Merkley Statement on Committee Passage of Ethiopia Peace and Stabilization Act

WASHINGTON, D.C. – Oregon’s U.S. Senator Jeff Merkley, a member of the Senate Foreign Relations Committee, released the following statement regarding the committee’s passage of the Ethiopia Peace and Stabilization Act (S.3199), and the ongoing diplomatic negotiations to resolve the humanitarian crisis in Ethiopia:

“Today’s committee action is an important step as the United States seeks a comprehensive path forward on Ethiopia. I supported this legislation because it serves as an important tool to encourage the Abiy government and armed groups—particularly the Tigray People’s Liberation Front (TPLF)—to put down their arms and negotiate in good faith for an inclusive peace process that reflects the diverse ethnic makeup of Ethiopia.

“I am grateful that the bill’s leaders incorporated my amendments to help ensure that humanitarian aid gets into Ethiopia. After almost a year and half of fighting, the humanitarian situation in northern Ethiopia is dire. In Tigray, three out of four individuals—millions of people—are using extreme coping mechanisms to deal with the lack of food, and humanitarian agencies say the region is on the brink of famine. At the same time, southern Ethiopia is being hit hard by drought, intensifying humanitarian needs in a separate region of the country.

“I am disturbed by how all sides have used humanitarian aid as a weapon of war in the conflict and am especially disturbed by the government’s humanitarian blockade of Tigray. It is estimated that 700 trucks per week are needed to reverse the famine conditions in Tigray, but no trucks have been able to transport humanitarian aid or fuel into the area since December 2021. No agricultural inputs have been delivered to the region since July 2021. All of this comes as the Horn of Africa faces a drought that the U.N. has said puts the region ‘on the brink of catastrophe.’ And the situation is worsened by the loss in production from two of the world’s primary wheat suppliers, Ukraine and Russia.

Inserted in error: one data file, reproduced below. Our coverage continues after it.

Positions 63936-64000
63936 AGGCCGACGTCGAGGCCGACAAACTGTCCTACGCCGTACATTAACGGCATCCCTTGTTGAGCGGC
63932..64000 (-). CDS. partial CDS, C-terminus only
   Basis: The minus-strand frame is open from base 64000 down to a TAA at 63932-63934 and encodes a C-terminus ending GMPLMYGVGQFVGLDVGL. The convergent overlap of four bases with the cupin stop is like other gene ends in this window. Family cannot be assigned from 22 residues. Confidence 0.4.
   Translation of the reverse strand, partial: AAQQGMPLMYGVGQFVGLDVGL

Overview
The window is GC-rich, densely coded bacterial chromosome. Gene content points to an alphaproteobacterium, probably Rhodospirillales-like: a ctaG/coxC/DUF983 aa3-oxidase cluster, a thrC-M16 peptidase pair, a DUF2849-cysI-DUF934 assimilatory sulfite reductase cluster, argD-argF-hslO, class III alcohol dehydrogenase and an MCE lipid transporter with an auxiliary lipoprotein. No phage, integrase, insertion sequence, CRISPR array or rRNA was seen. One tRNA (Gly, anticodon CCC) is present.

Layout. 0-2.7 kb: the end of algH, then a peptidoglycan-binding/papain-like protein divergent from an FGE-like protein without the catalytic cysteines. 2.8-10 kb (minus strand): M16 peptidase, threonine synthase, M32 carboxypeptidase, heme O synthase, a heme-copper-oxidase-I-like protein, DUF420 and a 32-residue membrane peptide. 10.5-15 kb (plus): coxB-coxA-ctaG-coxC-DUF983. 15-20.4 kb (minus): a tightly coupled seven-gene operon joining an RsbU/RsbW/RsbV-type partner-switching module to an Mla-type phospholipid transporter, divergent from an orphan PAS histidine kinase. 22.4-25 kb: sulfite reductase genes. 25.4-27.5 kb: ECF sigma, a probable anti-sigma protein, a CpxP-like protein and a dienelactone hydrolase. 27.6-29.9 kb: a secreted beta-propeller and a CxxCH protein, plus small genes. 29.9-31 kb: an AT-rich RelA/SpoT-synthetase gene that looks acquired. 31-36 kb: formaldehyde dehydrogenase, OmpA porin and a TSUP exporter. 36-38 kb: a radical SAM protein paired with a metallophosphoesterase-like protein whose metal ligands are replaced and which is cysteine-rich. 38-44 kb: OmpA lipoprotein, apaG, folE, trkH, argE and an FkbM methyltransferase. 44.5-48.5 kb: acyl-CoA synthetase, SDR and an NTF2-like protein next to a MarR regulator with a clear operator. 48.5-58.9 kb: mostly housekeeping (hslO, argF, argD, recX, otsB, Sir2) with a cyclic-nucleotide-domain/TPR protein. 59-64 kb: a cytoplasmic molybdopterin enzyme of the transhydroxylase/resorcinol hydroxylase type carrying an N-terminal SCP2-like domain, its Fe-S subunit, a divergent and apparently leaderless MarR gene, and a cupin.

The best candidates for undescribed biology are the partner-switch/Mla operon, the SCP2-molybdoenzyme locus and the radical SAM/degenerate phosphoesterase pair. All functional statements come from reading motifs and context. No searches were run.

“There might be a small glimmer of hope, however. Just last week, the Abiy government announced a unilateral truce, which builds on positive steps they took back in January, including reducing air operations, lifting the state of emergency and releasing political detainees, and allowing limited medical and nutritional assistance to get in by air. But this isn’t and hasn’t been enough. The Abiy government must continue to take concrete steps toward peace, including releasing all remaining political prisoners and ensuring the delivery of aid, a key condition of the TPLF’s agreement to respect the ceasefire. The U.S. must hold the Abiy government accountable and ensure President Abiy’s new rhetoric is matched by action, while also recognizing that the TPLF and other militias must respond constructively in kind. This is where the bill comes in.

“By including a variety of sanctions, this bill incentivizes all parties to end the fighting. But, critically, it also provides carrots and sanctions waivers if things move in the right direction. The bill gives the Biden administration the flexibility to capitalize on the Abiy government’s recent overtures, if merited, by providing international financial institution assistance. By doing so, the U.S. can hopefully help put this conflict on the road to durable peace.

“With everything going on in the world at this moment, we cannot forget about Ethiopia. I thank the co-leads of this bill and my colleagues on the Foreign Relations Committee for shining a spotlight on this protracted conflict and ensuring the U.S. plays a constructive role in ending it.”

Merkley has used his position on the Senate Foreign Relations Committee to speak out on the conflict in Ethiopia, urging the Ethiopian government to cease human rights violations and to enable the flow of humanitarian aid into the country.